December 12, 2013 in Washington Voices

Former owner of City Perk battles rare form of autoimmune disorder

By The Spokesman-Review
 
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Al Palm, the previous owner of City Perk Coffee Shop in the STA Plaza and a student of martial arts, was able to break a brick with a karate chop before he became paralyzed by the effects of the central nervous system disease neuromyelitis optica.
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If you go

BENEFIT AUCTION FOR AL PALM

When: Sunday, 3 p.m.

Where: Gonzaga Prep’s Barbieri Center, 1224 E. Euclid Ave.

Details: A live auction begins at 7 p.m. The goal is to raise $50,000 for medical equipment and renovations to make Palm’s home wheelchair accessible.

Tickets: Available at Mamma Mia’s restaurant, 420 W. Francis Ave.; by email at alsbigbenefit@hotmail.com; or by phone at (509) 993-7150. Tickets will not be available at the door.

In June, Al Palm was going to the gym and karate classes up to five days a week. He has a concrete brick that he broke into two pieces with a powerful karate chop on June 17.

“By the following Sunday, I could not walk,” he said.

Palm, the former owner of the City Perk coffee shop in the Spokane Transit Authority Plaza, was hospitalized with a rare autoimmune disorder known as neuromyelitis optica.

Now, Palm’s friends are organizing “Al’s Big Benefit” to help his family buy the equipment needed and modify their house so he can get around at home.

Palm, 51, is well known across Spokane. He grew up in Priest River and was a caterer for years. The City Perk closed in 2012 when he lost his lease at the STA Plaza, and he moved the coffee shop to the Bank of America building. Now, the husband and father of three teenagers said he’s not sure if he will ever go back to work.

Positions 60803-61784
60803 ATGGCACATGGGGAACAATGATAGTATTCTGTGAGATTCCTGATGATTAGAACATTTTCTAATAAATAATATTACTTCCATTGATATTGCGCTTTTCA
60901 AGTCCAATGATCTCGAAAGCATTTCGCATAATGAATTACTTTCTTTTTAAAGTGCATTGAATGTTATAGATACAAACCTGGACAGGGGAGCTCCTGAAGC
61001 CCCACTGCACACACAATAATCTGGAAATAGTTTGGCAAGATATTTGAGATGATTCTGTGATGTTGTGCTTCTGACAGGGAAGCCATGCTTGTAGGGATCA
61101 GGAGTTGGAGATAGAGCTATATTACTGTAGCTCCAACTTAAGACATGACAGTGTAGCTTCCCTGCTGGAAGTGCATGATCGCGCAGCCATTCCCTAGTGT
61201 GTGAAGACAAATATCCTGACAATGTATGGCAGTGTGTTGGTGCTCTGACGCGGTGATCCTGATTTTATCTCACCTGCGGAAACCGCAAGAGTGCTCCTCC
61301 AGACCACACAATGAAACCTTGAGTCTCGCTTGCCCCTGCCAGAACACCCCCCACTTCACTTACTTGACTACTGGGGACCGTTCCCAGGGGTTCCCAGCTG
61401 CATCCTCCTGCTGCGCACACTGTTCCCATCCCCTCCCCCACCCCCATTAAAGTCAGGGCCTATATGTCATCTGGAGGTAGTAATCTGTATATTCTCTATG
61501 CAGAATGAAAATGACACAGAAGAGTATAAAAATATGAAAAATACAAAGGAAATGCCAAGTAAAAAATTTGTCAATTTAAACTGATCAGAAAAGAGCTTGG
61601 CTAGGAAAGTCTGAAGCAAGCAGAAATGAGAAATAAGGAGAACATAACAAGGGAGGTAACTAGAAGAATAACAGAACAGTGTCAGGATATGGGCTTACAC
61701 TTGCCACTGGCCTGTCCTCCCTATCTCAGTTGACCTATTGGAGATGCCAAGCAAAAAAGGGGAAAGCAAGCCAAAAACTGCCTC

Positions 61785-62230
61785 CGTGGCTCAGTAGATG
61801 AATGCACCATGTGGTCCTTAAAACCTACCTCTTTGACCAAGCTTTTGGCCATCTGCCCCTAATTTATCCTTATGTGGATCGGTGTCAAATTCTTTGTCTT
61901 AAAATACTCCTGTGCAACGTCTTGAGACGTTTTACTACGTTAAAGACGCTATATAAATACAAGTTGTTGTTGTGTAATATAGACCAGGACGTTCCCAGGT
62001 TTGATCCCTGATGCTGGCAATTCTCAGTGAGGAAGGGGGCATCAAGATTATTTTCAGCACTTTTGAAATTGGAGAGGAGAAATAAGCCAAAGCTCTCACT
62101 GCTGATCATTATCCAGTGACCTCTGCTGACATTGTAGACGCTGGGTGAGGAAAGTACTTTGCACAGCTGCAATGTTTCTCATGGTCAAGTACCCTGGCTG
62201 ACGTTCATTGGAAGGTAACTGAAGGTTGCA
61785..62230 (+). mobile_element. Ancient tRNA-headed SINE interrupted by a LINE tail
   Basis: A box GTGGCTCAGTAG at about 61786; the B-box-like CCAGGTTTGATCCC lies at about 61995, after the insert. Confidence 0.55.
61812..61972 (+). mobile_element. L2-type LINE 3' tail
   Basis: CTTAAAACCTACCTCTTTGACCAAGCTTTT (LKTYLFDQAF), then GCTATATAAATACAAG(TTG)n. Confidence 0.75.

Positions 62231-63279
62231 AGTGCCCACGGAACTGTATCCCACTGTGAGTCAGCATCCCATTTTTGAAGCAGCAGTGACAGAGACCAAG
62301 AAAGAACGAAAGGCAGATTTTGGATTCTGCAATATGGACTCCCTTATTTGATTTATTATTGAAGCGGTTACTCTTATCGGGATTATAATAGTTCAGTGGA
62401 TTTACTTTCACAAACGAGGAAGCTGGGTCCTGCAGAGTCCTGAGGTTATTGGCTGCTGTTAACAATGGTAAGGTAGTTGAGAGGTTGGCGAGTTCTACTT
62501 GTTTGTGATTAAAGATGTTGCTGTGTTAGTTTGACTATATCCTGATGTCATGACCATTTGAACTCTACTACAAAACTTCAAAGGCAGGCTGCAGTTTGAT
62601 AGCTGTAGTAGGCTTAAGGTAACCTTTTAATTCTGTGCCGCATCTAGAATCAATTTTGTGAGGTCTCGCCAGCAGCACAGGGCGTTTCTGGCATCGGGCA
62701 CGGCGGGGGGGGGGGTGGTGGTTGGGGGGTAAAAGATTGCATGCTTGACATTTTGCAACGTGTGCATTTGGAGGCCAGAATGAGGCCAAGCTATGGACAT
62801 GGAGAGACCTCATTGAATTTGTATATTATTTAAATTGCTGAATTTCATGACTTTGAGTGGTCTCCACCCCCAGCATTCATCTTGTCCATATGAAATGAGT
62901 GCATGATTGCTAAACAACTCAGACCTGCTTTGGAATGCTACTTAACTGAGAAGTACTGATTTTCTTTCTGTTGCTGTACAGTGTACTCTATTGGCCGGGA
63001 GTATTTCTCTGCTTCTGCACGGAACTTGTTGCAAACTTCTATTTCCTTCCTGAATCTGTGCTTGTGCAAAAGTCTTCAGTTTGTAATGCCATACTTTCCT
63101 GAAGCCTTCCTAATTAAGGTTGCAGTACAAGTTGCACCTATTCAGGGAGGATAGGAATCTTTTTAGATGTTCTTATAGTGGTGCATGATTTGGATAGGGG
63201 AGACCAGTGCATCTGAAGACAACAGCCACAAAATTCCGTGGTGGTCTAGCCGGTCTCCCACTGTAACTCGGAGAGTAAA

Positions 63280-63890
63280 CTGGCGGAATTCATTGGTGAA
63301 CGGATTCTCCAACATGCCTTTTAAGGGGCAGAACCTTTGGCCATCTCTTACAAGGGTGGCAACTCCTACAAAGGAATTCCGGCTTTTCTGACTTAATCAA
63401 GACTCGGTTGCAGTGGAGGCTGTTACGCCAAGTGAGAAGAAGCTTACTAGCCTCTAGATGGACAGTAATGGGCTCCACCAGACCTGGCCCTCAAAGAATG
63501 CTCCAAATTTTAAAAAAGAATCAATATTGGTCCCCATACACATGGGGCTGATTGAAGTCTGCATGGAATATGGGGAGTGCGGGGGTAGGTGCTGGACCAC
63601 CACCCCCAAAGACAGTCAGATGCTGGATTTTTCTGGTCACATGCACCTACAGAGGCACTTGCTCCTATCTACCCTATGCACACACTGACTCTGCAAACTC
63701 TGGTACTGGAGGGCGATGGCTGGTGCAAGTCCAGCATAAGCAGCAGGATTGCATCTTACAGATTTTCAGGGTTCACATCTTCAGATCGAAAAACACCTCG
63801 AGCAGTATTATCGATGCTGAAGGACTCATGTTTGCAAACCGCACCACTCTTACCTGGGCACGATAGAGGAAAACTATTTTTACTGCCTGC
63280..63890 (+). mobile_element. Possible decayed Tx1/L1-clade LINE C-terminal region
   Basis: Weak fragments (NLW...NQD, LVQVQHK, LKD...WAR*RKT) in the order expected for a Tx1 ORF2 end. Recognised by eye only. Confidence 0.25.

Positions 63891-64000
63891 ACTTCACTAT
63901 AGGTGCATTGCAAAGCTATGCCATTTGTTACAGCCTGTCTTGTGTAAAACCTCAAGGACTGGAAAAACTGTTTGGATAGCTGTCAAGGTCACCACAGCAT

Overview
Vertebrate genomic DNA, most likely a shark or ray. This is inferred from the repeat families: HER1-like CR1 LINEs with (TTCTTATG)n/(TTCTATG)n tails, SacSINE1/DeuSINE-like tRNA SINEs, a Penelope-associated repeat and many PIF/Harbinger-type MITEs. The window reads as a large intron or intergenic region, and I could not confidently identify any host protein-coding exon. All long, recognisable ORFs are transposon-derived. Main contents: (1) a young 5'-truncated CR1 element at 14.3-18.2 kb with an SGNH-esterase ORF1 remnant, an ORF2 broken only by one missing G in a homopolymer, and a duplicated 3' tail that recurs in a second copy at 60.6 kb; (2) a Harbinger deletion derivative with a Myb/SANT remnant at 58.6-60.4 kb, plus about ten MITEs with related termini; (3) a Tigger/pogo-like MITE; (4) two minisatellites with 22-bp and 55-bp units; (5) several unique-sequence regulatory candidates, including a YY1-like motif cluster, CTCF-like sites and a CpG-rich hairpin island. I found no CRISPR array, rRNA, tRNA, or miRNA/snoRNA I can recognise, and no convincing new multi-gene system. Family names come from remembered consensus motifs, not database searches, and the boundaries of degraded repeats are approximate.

It turns out that Palm may have been living with neuromyelitis optica for 15 years.

Past flare-ups had been diagnosed as multiple sclerosis. It wasn’t until this year that one of his doctors ordered an extra test, Palm said.

The disease affects no more than two out of every 100,000 people worldwide, according to the National Institute of Neurological Disorders and Stroke.

NMO attacks the central nervous system, including the optic nerve, by causing a loss of myelin, a fatty substance that protects nerve fibers. Part of his treatment includes chemotherapy with Rituxan.

Palm said his eyesight is hazy and he cannot move his legs or arms. He has persistent tingling in his feet and can’t roll over in bed.

“It’s humbling,” he said.

He’s undergoing outpatient physical therapy at St. Luke’s Rehabilitation Institute.

Last month, Palm was discharged from Manorcare Health Services in northwest Spokane when his post-hospitalization benefits expired.

He moved back into his family home on West Hoffman Place. It needs to have doors widened, the bathroom remodeled and the carpet removed and replaced with flooring appropriate for a wheelchair. Palm also needs specialized equipment, including a hospital bed, lift and motorized wheelchair.

Organizers of Al’s Big Benefit event said they will use money from the benefit to pay for those needs.

Palm said his condition could be worse and that his nerves could regenerate and he could regain mobility.

Gary Johnson, a friend he met at the gym, said, “it surprises me, his positive outlook on things.”

Said Palm, “Hopefully, someday I will be walking again and it will all be in the past and I can say, ‘Hey.’ ”


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